Greater Hoopoe-Lark Facts and Photos

Information about the Bird Greater Hoopoe-Lark

The greater hoopoe-lark (Alaemon alaudipes), is a passerine bird which is a breeding resident of arid, desert and semi-desert regions from the Cape Verde Islands across much of north Africa, through the Arabian peninsula, Syria, Afghanistan, Pakistan and India. It was formerly known as the bifasciated lark.

This lark is large, long-legged and slender-bodied with a distinctive down-curved bill. The face has dark markings including a line through the eye and whisker like-lines from the base of bill running under the eye. The breast is spotted and the underside is buffy white while the upper-parts are sandy grey. The female is slightly smaller with less prominent markings and the bill is slightly shorter. The hind claw is short and straight. The curved upper beak has the nostril opening exposed. The tongue is bifid at the tip.
Birds are seen singly or in pairs as they forage by running or walking in spurts, probing and digging the ground. They have been recorded to feed on the fruiting bodies of certain fungi. The breeding season is mainly after the first rains, in India most records are from March to July. Late records in August when the rains were delayed have been noted in India. The courtship display of the male consists of rising with fluttering wing-strokes and then diving down with closed wings to a perch. The slow flappy start to the song flight recall a hoopoe for which this species is named. The striking wing pattern of black wing feathers with a white base and trailing edge; and a white tail with black outer feathers are displayed in flight. The male also sings with rising and falling notes consisting of trilled whistles and clicks that have been transcribed as a tee-tee-tee followed by a prolonged tee-hoo while nosediving. The typical call is a rolling zreee or too. The nest is a cup made up of small sticks and placed on a low bush or on the ground, sometimes at the base of a bush. The nest is prominent and often placed on an isolated bush. Two or three eggs are laid and both sexes take turns in incubation. They feed on insects and other invertebrates, small lizards and seeds. Young birds are capable of swift running even before they can fly. The female may perform distraction displays when the young or nest are threatened.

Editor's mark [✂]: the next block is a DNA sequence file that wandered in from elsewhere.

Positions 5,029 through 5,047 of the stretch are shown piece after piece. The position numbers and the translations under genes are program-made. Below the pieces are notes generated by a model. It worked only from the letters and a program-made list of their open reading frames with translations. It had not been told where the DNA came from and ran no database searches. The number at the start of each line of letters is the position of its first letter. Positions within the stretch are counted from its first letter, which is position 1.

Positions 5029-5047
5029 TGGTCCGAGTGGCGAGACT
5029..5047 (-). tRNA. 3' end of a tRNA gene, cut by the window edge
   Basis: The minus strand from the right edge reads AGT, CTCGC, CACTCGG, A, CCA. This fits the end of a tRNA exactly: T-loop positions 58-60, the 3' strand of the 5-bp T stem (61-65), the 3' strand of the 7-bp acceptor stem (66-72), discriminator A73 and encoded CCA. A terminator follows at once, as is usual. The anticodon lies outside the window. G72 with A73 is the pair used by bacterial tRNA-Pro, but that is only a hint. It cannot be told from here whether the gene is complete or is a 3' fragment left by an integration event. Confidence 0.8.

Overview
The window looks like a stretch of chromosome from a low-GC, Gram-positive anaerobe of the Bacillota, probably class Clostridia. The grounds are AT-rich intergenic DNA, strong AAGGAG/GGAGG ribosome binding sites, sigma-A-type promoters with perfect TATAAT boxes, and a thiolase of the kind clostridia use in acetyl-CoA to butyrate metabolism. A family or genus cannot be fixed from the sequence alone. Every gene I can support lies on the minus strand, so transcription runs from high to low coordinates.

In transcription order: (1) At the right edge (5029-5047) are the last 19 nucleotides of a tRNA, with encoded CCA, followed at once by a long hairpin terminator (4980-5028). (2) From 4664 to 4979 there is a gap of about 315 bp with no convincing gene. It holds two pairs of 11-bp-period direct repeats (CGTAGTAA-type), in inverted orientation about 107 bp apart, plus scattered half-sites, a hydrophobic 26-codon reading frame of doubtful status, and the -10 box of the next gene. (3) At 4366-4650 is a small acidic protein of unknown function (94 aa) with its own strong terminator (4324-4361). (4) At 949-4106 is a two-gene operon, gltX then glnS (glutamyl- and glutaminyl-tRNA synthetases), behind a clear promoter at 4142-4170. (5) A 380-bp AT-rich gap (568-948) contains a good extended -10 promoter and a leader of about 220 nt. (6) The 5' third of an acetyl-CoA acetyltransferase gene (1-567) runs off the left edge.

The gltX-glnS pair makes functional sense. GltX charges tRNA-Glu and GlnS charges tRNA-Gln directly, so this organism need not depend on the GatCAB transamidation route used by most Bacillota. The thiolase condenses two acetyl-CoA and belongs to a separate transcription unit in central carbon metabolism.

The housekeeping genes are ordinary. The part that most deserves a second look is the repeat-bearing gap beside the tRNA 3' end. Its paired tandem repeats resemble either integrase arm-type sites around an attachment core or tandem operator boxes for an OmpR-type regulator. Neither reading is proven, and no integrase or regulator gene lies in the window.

During the heat of the day, they may shelter in the burrows of Uromastyx lizards. The water loss through their skin varies with temperature and they are able to live in very arid conditions. Their breeding is dependent on the rains and in very dry years they may not breed.
The wide distribution consists of several populations that have been designated as subspecies. These include boavistae of the Cape Verde Islands, the nominate alaudipes of the north African Sahara region and northern Arabia. Subspecies desertorum has been assigned to the populations along the Red Sea coast while the eastern population of Iraq, Pakistan and north-western India are assigned to doriae. Forms like pallida and variety cinerea are included in doriae.

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